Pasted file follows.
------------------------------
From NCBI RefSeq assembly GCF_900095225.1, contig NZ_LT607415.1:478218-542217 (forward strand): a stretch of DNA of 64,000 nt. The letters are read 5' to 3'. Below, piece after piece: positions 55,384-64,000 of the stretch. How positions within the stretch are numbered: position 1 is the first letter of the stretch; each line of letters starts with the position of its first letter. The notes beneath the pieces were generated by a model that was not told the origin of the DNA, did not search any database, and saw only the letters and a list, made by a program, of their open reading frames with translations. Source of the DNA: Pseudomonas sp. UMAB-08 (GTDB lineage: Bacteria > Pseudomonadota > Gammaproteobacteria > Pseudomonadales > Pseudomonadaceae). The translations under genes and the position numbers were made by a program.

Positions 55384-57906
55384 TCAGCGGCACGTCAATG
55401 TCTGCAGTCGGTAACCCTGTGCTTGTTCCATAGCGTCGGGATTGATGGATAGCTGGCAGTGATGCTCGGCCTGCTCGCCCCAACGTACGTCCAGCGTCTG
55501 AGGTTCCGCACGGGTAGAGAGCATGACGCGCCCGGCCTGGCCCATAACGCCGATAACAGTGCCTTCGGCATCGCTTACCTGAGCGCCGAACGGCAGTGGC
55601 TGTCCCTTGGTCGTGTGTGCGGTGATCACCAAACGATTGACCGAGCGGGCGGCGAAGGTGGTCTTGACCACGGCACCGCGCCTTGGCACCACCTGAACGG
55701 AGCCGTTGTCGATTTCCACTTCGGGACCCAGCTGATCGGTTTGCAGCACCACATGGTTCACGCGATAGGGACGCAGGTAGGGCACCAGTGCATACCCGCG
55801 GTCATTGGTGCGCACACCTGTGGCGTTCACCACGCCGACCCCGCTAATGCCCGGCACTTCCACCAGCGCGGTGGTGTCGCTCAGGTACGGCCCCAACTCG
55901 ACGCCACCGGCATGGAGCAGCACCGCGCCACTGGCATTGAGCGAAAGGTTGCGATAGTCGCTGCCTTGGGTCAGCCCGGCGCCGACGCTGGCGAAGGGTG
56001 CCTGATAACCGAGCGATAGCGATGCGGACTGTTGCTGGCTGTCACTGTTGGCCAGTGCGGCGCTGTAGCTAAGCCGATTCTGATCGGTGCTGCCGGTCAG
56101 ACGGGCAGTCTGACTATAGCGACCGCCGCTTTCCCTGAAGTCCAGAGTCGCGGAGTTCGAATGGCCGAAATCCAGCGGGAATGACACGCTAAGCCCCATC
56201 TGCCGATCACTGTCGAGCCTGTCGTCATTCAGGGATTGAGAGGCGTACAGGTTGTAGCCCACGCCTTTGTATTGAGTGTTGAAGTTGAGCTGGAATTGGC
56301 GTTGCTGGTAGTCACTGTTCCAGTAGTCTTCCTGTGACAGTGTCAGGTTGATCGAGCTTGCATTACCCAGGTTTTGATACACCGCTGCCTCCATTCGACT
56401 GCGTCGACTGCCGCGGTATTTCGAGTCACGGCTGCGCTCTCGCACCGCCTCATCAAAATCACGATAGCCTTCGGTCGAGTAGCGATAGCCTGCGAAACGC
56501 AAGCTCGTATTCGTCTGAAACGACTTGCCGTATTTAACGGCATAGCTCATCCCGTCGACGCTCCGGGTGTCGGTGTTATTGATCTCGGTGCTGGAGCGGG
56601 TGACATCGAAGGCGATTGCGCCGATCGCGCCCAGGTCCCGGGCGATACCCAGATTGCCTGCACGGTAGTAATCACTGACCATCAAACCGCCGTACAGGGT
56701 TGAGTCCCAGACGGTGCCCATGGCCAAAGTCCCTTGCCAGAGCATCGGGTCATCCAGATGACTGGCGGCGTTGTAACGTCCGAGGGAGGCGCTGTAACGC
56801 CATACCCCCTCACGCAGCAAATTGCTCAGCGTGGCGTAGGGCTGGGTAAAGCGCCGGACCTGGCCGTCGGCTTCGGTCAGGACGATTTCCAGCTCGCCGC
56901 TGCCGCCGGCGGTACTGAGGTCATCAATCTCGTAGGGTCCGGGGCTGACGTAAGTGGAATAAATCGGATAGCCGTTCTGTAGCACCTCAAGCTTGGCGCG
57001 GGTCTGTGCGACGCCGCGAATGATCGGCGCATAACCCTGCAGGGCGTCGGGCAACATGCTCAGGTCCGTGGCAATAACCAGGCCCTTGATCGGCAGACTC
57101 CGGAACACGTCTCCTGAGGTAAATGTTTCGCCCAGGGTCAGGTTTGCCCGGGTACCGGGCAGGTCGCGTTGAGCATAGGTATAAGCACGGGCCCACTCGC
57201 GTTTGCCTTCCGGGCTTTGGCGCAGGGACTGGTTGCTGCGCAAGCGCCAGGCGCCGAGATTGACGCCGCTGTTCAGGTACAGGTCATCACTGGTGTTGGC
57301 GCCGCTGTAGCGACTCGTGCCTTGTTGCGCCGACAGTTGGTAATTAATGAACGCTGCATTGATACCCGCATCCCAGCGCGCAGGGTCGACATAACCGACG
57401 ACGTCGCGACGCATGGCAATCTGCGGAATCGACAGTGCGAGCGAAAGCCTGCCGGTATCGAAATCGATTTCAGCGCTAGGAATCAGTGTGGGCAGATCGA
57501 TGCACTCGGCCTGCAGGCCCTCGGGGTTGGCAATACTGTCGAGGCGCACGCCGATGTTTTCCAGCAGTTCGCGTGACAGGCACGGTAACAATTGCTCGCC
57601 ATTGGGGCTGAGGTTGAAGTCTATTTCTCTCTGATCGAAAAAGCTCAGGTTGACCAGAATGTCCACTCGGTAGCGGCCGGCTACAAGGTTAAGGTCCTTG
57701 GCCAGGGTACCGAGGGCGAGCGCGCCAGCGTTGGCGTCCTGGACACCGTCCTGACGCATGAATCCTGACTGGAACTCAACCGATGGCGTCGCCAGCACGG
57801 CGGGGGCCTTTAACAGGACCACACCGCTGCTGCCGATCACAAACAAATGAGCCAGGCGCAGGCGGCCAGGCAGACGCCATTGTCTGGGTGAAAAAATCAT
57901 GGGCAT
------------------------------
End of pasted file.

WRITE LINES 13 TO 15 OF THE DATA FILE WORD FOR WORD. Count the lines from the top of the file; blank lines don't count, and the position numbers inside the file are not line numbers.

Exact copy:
56301 GTTGCTGGTAGTCACTGTTCCAGTAGTCTTCCTGTGACAGTGTCAGGTTGATCGAGCTTGCATTACCCAGGTTTTGATACACCGCTGCCTCCATTCGACT
56401 GCGTCGACTGCCGCGGTATTTCGAGTCACGGCTGCGCTCTCGCACCGCCTCATCAAAATCACGATAGCCTTCGGTCGAGTAGCGATAGCCTGCGAAACGC
56501 AAGCTCGTATTCGTCTGAAACGACTTGCCGTATTTAACGGCATAGCTCATCCCGTCGACGCTCCGGGTGTCGGTGTTATTGATCTCGGTGCTGGAGCGGG